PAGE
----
It would be a disaster for the UK if the democratic vote of the people was overturned by the elites, backed up by the social media mob. Personally my own opposition to the EU was primarily on the democratic issue. It would be beyond irony and far more serious than being in or out of Europe, if a democratic vote was overturned by the elites ‘for the good of the people’.
- How does this affect Australia?
a) Financially – $50 billion was wiped from Australian shares – but that is what always happens when the markets face ‘uncertainty’. The money does not disappear. It goes into government bonds and gold. It is not lost and one wonders anyway whether we should have economies and democracies that are governed by the whims and fears of billionaire stockbrokers. The Australian minister for the treasury pointed out that in the long term he did not expect much difference –
“Britain has its own Central Bank, its own currency. There will be no change in financial or banking regulations.”
In other words things will go on. It was interesting that David Cameron was blamed by some for talking up economic consequences and causing a run on the markets.
b) Politics – Brexit is a gift to Malcolm Turnbull of the Liberals who can portray himself as a stable voice in a time of economic turmoil. I suspect it will contribute to his re-election at the end of this week.
c) Trade – The Australian newspapers pointed out that Australia will soon want to start its own trade negotiations with Britain. This is seen as a positive thing, not least because the EU trade negotiations are taking so long. This is one great advantage Britain now has.
d) Immigration – I had not realised that emigration to the UK had become much more difficult because of EU rules. The number of Australians going to work in Britain has dropped from 30,000 to 15,000 as it became much harder to get visas. In the whole argument about immigration the Remain side projected themselves as being pro-immigrant when in reality they were pro-European immigrants and by definition this means less immigrants from the rest of the world. Why? Because if an already overcrowded Britain has to have open borders to the 28 countries of the EU, then there is less room and scope for people from other countries. White Europeans are welcome – Asians, Africans, Americans and Australians are not. It’s strange to me that this policy is somehow seen as being anti-racist! I have to declare a personal interest here. My daughter is Scottish born, bred and educated. She married an Australian and we are here to visit our first grandchild. It would seem an obvious thing that she should be able to return home with her husband and our grandchild, but, because of the immigration situation, this will be very difficult – unless she has a lot of money. This is the Brave New World that our Remainers want to defend – where if you have enough money you can have freedom of movement, or if you are poor European and are prepared to do the dirty jobs cheaper than the locals, but marriage, kinship and historical ties count for nothing to everyone else. If Britain does manage to get out of Fortress Europe I look forward to more free trade and more free movement of all peoples, not just the wealthy. And like the Commonwealth Freedom of Movement Organisation I look forward to freedom of movement between the UK and Australia. Have a look at this very interesting report – http://www.cfmo.org/2016/06/australia-new-zealand-to-negotiate-new.html?m=1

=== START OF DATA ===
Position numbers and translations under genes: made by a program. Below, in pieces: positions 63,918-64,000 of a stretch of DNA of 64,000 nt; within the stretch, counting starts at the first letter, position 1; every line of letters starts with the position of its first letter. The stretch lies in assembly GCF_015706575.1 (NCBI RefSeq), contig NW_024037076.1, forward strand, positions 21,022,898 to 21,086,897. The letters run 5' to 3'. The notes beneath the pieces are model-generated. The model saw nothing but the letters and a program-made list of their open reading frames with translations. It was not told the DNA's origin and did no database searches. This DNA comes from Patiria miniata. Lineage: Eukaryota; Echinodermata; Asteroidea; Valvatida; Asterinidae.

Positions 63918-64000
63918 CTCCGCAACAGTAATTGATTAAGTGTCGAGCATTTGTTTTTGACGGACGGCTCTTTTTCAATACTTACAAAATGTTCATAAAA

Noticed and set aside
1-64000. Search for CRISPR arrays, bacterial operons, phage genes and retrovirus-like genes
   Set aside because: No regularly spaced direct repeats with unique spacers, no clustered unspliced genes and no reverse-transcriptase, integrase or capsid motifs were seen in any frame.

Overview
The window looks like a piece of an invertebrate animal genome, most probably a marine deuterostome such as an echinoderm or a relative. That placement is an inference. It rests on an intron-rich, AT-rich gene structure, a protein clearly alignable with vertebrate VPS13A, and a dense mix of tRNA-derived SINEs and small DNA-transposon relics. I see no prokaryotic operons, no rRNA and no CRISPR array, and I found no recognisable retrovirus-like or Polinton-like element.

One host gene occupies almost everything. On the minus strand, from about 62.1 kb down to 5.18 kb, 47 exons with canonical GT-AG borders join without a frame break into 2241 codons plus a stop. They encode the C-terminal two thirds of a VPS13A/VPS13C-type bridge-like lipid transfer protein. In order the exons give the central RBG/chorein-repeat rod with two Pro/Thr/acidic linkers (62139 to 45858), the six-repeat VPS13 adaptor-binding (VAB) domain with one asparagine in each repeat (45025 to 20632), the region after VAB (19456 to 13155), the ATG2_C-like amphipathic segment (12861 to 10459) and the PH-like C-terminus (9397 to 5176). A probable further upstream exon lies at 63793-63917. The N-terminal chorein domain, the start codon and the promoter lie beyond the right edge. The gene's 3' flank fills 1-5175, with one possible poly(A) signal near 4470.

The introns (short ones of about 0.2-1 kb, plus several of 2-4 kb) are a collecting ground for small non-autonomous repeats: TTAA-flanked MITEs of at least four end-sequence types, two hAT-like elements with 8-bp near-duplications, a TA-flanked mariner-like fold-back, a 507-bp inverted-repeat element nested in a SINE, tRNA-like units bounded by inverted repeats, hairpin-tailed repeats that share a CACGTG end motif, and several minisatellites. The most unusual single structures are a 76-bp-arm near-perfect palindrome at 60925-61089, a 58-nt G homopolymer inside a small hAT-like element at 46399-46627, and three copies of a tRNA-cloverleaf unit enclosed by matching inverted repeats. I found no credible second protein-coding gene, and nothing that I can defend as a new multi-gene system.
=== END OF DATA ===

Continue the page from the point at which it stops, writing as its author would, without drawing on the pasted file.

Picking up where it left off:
I have one question for the Remainers who are going around screaming racism. Can you tell me why my daughter, born, bred, raised and educated in Scotland could be excluded with her family from living in her native land because she married an Australian, but if she had married a Bulgarian, Italian or Spaniard, she would have been fine. Can you tell me why that is not racism? (discrimination based on race).
It was amusing watching Australian news this morning as England did their own ‘out of Europe’ show, losing 2:1 to the mighty Iceland. I thought the Scots were bad at schadenfreude, but the Aussies cannot contain their general rejoicing! I guess there is something within human nature that causes us to rejoice at the defeat and shame of our ‘enemies’. In sporting terms that is relatively harmless…in real life it is shameful.
As I observe the UK from afar I am reminded how immature and shallow a culture we have become. If people come together and unite to accept the democratic vote of the people, even though we strongly disagree with it, there might be some hope. But if the temper tantrums, elitist snobbery and continual abuse of those who dared to vote differently continue then I can only see more social and political division occurring.
As a Christian I also have to say that without God we can have no real hope for our nations. Sin is a reproach to any people, but righteousness exalts a nation. It is my view that if the UK, Europe and Australia do not return to their Christian roots then no matter what, we are in deep trouble. This article that I wrote for the Solas magazine explains – https://theweeflea.com/2016/03/20/the-crescent-the-cross-and-the-collapse-of-european-civilisation/